Transport Of Ions And Small Molecules Across Cell Membranes

Aquaporin, the water channel, consists of four identical transmembrane polypeptides.

The plasma membrane is a selectively permeable barrier between the cell and the extracellular environment. Its permeability properties ensure that essential molecules such as ions, glucose, amino acids, and lipids readily enter the cell, metabolic intermediates remain in the cell, and waste compounds leave the cell. In short, the selective permeability of the plasma membrane allows the cell to maintain a constant internal environment. In Chapter 5, we learned about the components and structural organization of cell membranes. Movement of virtually all molecules and ions across cellular membranes is mediated by selective membrane transport proteins embedded in the phospholipid bilayer. Because different cell types require different mixtures of low-molecular-weight compounds, the plasma membrane of each cell type contains a specific set of transport proteins that allow only certain ions and molecules to cross. Similarly, organelles within the cell often have a different internal environment from that of the surrounding cytosol, and organelle membranes contain specific transport proteins that maintain this difference.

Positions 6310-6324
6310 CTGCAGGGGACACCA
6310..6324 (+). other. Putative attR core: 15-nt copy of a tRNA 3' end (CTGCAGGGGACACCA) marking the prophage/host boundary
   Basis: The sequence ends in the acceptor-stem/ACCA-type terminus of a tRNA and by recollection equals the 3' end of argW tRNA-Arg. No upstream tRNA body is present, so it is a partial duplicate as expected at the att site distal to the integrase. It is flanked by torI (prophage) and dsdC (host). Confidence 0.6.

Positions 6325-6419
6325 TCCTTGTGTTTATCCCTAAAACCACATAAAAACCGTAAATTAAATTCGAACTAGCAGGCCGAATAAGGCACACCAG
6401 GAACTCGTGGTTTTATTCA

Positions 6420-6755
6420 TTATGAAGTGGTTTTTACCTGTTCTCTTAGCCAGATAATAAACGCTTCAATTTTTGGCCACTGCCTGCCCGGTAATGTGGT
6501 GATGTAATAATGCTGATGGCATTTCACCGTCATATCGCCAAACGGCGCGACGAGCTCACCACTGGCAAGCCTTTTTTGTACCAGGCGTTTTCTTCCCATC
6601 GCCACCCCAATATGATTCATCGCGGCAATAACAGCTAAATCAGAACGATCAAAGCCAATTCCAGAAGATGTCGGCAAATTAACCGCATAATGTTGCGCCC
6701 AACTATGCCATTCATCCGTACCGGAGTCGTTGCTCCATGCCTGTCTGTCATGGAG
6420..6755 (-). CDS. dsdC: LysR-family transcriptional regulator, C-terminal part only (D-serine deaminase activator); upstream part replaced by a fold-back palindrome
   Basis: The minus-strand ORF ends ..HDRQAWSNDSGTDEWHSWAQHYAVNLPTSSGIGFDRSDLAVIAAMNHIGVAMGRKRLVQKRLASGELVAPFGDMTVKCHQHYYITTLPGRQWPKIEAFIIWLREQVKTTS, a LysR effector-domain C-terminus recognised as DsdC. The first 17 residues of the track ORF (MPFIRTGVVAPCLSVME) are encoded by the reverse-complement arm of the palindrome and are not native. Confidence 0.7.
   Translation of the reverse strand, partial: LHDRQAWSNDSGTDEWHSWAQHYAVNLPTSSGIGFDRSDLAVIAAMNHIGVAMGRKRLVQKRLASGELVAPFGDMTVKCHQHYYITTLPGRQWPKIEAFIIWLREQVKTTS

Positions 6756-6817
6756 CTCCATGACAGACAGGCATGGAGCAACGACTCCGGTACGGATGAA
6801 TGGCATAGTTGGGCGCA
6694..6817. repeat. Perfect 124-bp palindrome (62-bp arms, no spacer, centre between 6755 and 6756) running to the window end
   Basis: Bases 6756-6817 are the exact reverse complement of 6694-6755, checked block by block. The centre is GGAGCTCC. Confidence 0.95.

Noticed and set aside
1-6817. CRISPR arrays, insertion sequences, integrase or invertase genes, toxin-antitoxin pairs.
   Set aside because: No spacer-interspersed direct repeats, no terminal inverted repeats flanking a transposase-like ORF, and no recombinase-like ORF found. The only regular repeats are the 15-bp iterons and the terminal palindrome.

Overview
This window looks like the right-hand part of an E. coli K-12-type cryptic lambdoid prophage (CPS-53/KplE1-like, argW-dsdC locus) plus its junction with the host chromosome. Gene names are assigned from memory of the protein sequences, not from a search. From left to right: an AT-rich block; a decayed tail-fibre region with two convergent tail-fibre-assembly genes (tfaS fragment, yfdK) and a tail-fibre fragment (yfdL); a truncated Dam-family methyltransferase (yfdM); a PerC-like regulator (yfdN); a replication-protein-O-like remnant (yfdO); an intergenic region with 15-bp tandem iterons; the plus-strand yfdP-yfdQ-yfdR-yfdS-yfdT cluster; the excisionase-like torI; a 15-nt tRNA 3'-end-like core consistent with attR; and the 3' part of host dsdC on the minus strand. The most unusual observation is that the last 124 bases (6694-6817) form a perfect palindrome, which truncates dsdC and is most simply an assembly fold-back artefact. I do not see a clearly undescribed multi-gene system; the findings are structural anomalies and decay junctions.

We begin our discussion by reviewing some general principles of transport across membranes and distinguishing three major classes of transport proteins. In subsequent sections, we describe the structure and operation of specific examples of each class and show how members of families of homologous transport proteins have different properties that enable different cell types to function appropriately. We also explain how specific combinations of transport proteins in different subcellular membranes enable cells to carry out essential physiological processes, including the maintenance of cytosolic pH, the accumulation of sucrose and salts in plant cell vacuoles, and the directed flow of water in both plants and animals. Epithelial cells, such as those lining the small intestine, transport ions, sugars and other small molecules, and water from one side to the other. We shall see how, in order to do this, their plasma membranes are organized into at least two discrete regions, each with its own set of transport proteins. The last two sections of the chapter focus on the panoply of transport proteins that allow nerve cells to generate and conduct the type of electric signal called an action potential along their entire length and to transmit these signals to other cells, inducing a change in the electrical properties of the receiving cells.

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